MILWAUKEE – Milwaukee Bucks guard Sterling Brown sued the city of Milwaukee and its police department Tuesday, saying officers’ use of a stun gun during his arrest for a parking violation constitutes excessive force and that they targeted him because he is black.
Brown’s attorney Mark Thomsen filed the lawsuit in federal court, accusing police of “discriminating against Mr. Brown on the basis of his race.” The lawsuit alleges officers involved in his arrest used their incident report to try to reframe what happened to give the impression Brown was resisted and obstructed them.
“Mr. Brown hopes that instead of the typical denial of the claims … the city actually admit to the wrongs, admit that his constitutional rights were violated,” Thomsen said at a news conference outside City Hall after filing the lawsuit.
Brown had been talking with officers while waiting for a citation for illegally parking in a disabled spot outside a Walgreens at about 2 a.m. on Jan. 26, when officers took him down because he didn’t immediately remove his hands from his pockets as ordered. An officer yells: “Taser! Taser! Taser!”
Brown had been cooperative with officers and never appeared to threaten police before or during his arrest, according to police body-camera videos.
Some officers suspected Brown might have a firearm because they saw paper targets with holes in the back seat of his car, according to the lawsuit. Brown told officers he didn’t have a gun when they asked him, but they didn’t give him “any real opportunity to comply” to their command that he take his hands out of his pockets, the lawsuit said.
Mayor Tom Barrett said in a statement he hopes something good comes from the lawsuit.
“I’m hopeful this incident will be a turning point and allow us to take those actions necessary to improve police community relations,” he said.
Police Chief Alfonso Morales has not responded to an Associated Press request for comment.
Morales apologized to Brown last month when body-camera video of the arrest was released. Brown wasn’t charged with anything and three officers were disciplined, with suspensions ranging from two to 15 days.
Eight other officers were ordered to undergo remedial training in professional communications.
A group of officers discussing the arrest shortly after it happened talked about “trying to protect” themselves from possible backlash over their confrontation with an NBA player and synchronized “their stories concerning what took place in the parking lot,” the lawsuit said.
Some of the details from their report made it into Morales’ written complaint about the officers’ actions, according to the lawsuit, with the chief saying Brown “refused to comply with a directive to remove his hands from his pockets and became resistive towards officers.”
One officer reacted to the arrest with glee, according to the lawsuit, which showed screenshots of him going on Twitter to mock Brown.
“Nice meeting Sterling Brown of the Milwaukee Bucks at work this morning! Lol(hash)FearTheDeer,” one tweet read, referencing a slogan used to cheer on the Bucks at games. That same officer posted a racist meme of Golden State Warriors star Kevin Durant, according to a screenshot from the lawsuit.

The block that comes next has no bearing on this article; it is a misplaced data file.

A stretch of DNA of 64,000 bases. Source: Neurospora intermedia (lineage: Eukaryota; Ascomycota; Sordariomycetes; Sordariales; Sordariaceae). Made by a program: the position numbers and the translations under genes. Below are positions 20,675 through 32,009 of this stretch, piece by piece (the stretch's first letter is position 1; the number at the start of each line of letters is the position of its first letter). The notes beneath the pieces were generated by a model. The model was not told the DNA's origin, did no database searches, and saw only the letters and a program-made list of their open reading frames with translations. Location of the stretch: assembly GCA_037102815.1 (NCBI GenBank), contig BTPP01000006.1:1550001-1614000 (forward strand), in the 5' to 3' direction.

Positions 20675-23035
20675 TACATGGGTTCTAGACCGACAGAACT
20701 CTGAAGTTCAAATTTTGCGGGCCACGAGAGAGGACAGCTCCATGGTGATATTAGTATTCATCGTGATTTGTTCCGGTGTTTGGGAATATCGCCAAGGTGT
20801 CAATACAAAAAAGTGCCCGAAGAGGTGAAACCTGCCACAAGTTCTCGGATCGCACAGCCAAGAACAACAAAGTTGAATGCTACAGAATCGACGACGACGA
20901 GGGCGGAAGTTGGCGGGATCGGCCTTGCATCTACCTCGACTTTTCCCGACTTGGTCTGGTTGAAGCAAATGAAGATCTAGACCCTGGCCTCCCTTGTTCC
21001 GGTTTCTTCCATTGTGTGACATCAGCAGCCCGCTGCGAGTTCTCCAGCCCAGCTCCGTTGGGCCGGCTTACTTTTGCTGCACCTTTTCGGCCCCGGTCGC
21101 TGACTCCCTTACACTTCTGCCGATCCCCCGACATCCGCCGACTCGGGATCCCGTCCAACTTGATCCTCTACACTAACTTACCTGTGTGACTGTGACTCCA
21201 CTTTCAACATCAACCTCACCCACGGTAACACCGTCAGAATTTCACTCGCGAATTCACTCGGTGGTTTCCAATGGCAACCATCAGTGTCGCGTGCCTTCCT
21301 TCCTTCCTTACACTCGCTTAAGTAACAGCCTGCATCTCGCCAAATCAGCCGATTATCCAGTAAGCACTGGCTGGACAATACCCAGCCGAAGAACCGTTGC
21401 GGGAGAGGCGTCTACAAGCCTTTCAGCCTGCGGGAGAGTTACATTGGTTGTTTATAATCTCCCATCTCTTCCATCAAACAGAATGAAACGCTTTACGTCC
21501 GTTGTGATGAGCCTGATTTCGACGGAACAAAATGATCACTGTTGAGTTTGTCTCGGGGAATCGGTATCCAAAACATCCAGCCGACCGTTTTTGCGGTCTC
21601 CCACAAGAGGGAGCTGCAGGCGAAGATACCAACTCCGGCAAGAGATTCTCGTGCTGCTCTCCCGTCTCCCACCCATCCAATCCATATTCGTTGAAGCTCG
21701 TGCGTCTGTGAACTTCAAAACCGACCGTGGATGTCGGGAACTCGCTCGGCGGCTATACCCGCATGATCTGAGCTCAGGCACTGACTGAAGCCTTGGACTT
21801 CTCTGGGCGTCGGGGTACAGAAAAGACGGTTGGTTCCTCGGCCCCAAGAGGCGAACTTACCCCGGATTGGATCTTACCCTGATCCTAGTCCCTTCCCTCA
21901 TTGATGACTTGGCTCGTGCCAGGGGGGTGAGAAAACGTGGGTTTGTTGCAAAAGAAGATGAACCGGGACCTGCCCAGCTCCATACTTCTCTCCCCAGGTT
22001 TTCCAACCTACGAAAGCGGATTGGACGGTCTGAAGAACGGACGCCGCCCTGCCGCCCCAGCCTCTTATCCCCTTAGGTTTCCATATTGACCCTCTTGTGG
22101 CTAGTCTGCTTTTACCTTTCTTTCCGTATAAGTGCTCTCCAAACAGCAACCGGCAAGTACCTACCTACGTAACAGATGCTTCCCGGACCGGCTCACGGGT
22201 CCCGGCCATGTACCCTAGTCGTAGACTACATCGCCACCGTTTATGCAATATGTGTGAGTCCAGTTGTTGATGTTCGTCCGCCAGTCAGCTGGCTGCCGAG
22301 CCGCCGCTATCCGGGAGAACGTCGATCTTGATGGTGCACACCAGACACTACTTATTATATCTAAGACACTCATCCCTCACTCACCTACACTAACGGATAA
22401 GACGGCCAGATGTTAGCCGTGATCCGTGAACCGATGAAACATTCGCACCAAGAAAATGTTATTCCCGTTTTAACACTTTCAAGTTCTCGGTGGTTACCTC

Police have only released the body camera video of the first officer who contacted Brown. But additional body camera and squad car videos showed the moments after officers used a stun gun on him. In one, Brown is on the ground and handcuffed when an officer puts one of his boots on Brown’s ankle, holding it there. Brown doesn’t mention being in any discomfort but he questions the officer’s actions.
“C’mon man, you’re stepping on my ankle for what?” Brown said. In response, the officer said he was trying to prevent Brown from kicking anyone.
Other videos showed an officer talking with two colleagues seating in a squad car. They talked about how they could be perceived as racist for arresting a black Bucks player, with one saying if anything goes wrong, it “is going to be, `Ooh, the Milwaukee Police Department is all racist, blah, blah, blah.“’
Brown told the Journal Sentinel in an interview last month that he “gave in” when police used a stun gun and that he didn’t do anything to resist because he didn’t want officers to “pull out their guns.”
“I was just being smart. I just wanted to get out of the situation and get home,” he said.
The lawsuit adds to a long list of litigation against the police department alleging officer misconduct in recent years. A pending lawsuit from the American Civil Liberties Union in Wisconsin accusing the department of targeting black and Latino residents to stop and question them without cause. The city is in settlement talks with the ACLU.
Last year, Milwaukee paid $2.3 million to settle a lawsuit over the death of Dontre Hamilton, a mentally ill black man fatally shot by a police officer after the officer roused him from a park bench downtown.
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